The village was demolished during the El Rufai administration because they wanted to maintain the Abuja master plan. They also said that they don’t want non-indigenes to live in the community. Even when they carried out demolition exercise in this community, the Indigenes houses were not touched but the ones that belonged to non-indigenes were demolished.
But during the exercise, some indigenes’ houses were erroneously demolished but they were not compensated. Though the authorities admitted to have made mistakes but we expected them to pay compensation to the affected house owners. If you see any non-indigene living in this community now, they are occupying the houses that belonged to the indigenes.
Anybody seeking to get a land from the traditional institution will no longer get it again because ‘the government warned us during El Rufai administration’. Even if a stranger comes now wanting to buy a land, it will not be possible except if they get an approval from the government-? FCTA or AMAC. But for the indigenes, a land will be allotted to the person. For instance, if we get a grown up son, we can allocate land to the person to build his own house.
On the demolition saga, he stressed, “Except during the el Rufai era, we have not heard any news of demolition. Since they have already driven the non indigenes away from the community, there is no need of them coming here to demolish again. Also, no new houses have been built by non indigene since that demolition. If you go round the community, you will see new buildings but they all belong to indigenes.
Even if you want to know my secret or anything about me, just go round the village and ask questions, people will tell you the truth about me. If you still ask the villagers the owners of the houses that they are occupying, you will still hear that it belonged to the indigenes. We are living peacefully in this community. Both the Christians and Muslims eat together, laugh together and do everything together and in common.
We don’t have any resettlement or relocation case here since our village will not be demolished again.
The chief disclosed the series of efforts to checkmate illegal developments. “We have a task force in this community that checkmates illegal development. Before our own natives can build any house in this village, they will first visit the traditional ruler for approval. When they come, we will take them to the site and show them a place where they can build.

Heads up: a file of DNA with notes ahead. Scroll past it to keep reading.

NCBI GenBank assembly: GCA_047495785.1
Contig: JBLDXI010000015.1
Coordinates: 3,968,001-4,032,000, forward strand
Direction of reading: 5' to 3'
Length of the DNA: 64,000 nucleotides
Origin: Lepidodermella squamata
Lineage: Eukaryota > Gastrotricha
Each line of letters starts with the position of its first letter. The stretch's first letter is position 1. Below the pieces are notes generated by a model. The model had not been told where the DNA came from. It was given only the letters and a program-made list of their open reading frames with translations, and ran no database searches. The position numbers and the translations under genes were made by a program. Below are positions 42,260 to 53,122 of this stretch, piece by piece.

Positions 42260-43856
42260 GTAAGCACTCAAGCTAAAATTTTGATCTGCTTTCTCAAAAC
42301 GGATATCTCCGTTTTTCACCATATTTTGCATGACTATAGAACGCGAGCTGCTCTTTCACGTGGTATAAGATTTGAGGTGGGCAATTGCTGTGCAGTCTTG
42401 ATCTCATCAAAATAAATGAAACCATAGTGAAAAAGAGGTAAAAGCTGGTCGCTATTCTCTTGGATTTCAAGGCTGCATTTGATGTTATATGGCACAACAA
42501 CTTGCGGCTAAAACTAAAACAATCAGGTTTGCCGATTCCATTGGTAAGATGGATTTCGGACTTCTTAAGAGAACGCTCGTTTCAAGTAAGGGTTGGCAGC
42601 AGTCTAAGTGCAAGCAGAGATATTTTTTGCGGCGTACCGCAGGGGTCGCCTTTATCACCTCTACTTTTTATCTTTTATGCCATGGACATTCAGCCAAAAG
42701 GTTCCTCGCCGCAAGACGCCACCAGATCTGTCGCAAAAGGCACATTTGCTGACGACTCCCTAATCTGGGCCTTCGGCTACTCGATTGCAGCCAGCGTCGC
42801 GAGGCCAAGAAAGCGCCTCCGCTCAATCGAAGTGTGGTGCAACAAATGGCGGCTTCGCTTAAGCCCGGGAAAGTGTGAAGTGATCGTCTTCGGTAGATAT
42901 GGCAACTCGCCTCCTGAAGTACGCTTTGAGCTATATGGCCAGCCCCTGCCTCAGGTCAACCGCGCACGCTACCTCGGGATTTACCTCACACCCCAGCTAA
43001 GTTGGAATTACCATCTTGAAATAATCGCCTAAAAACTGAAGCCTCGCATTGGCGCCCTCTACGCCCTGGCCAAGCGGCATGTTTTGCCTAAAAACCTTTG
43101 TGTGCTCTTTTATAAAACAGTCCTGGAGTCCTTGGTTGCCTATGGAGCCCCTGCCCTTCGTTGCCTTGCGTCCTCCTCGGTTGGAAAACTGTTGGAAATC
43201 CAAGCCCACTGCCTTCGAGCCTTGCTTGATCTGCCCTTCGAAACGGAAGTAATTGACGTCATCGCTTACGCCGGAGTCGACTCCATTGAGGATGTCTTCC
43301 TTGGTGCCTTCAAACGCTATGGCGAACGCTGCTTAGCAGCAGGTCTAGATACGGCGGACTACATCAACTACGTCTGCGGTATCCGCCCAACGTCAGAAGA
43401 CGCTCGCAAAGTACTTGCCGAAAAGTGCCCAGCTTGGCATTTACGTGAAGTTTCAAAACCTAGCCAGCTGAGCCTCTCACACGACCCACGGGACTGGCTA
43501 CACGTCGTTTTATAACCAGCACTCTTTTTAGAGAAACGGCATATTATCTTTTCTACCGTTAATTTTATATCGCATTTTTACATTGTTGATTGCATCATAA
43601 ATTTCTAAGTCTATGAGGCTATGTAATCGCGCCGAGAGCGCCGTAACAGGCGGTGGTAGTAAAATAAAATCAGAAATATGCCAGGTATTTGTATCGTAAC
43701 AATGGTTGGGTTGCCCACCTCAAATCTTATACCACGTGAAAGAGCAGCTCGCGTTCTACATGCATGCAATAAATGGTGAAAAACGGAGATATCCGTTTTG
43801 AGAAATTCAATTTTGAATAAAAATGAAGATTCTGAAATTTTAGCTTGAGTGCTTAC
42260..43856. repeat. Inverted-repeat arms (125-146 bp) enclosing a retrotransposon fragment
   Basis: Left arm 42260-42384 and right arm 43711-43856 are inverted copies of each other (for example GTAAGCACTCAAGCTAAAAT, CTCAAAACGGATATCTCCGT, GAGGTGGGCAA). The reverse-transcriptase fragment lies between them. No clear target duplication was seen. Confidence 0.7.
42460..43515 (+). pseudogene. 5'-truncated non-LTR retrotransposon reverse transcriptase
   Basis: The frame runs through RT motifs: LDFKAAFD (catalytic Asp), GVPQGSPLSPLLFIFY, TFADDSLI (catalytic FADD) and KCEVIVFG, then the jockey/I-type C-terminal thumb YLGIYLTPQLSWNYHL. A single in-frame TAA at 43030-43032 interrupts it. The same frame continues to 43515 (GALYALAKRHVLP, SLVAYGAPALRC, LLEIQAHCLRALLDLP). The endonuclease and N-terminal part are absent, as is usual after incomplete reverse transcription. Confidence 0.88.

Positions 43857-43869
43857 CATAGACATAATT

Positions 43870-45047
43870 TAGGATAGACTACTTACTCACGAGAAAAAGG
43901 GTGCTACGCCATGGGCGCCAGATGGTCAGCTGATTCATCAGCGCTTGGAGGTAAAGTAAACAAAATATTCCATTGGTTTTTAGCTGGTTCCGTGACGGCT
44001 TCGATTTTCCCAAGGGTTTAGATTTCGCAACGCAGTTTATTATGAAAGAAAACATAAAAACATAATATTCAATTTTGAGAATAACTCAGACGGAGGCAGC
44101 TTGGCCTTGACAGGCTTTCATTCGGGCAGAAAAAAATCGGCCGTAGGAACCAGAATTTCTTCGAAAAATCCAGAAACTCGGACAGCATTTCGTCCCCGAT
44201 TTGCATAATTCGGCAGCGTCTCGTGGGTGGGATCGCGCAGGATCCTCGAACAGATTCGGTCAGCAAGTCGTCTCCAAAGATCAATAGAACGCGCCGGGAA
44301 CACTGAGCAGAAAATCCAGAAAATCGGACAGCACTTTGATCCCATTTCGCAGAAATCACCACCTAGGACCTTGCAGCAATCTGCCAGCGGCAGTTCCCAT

In this palace, we have a register containing the names of every indigene that are given land to develop or build a house. We chose to create a register for them in case somebody wants to fraudulently collect a land twice, we will be able to track the person. In this way, nobody will cheat on us.
The Public Relations Officer, Development Control Department of Abuja Metropolitan Management Council (AMMC), Mrs. Josie Mudashiru, told LEADERSHIP SUNDAY that the reason some settlements still exist was because the houses were owned by Gbagyi natives.
?“The reason you find them there is because they are Gbagyi settlements. I’m sure you know that in 2004 to 2006, we removed the squatter settlers in Piwoyi, Chika, Aleyita, Pyakassa and most of the villages along airport road. Since then, we have made sure that new development doesn’t come up. But that is what we can do for now by making sure that they don’t expand until when the Gbagyi’s have been resettled. When they move, there won’t be any excuse for anybody to remain there”.
On modalities for setting up a slum, she said, “I don’t think that any city will deliberately set up a slum. You don’t set up a slum and that’s why I am telling you that they are still in their village set up. By the time, they are relocated which we have begun in phases because Garki people have been relocated and they are just waiting for some infrastructures to be completed before they move which is almost 90 per cent completed.
Some people have started moving and then government will move them in phases. By the time that is done, you will know who is supposed to remain and who is not. Some of these houses where you claim to have the non-indigenes are owned by the Gbagyi’s and have been built long time ago. They have rented them out to these non-indigenes and will still claim that the house belongs to them. So except in such a situation definitely when you see a new building at the foundation level with a new roof, we will go and mark it.?? In FCT, affordable has been one of the biggest challenges faced by the resident. It’s his time the government address these obstacles since Nigerians pay tax.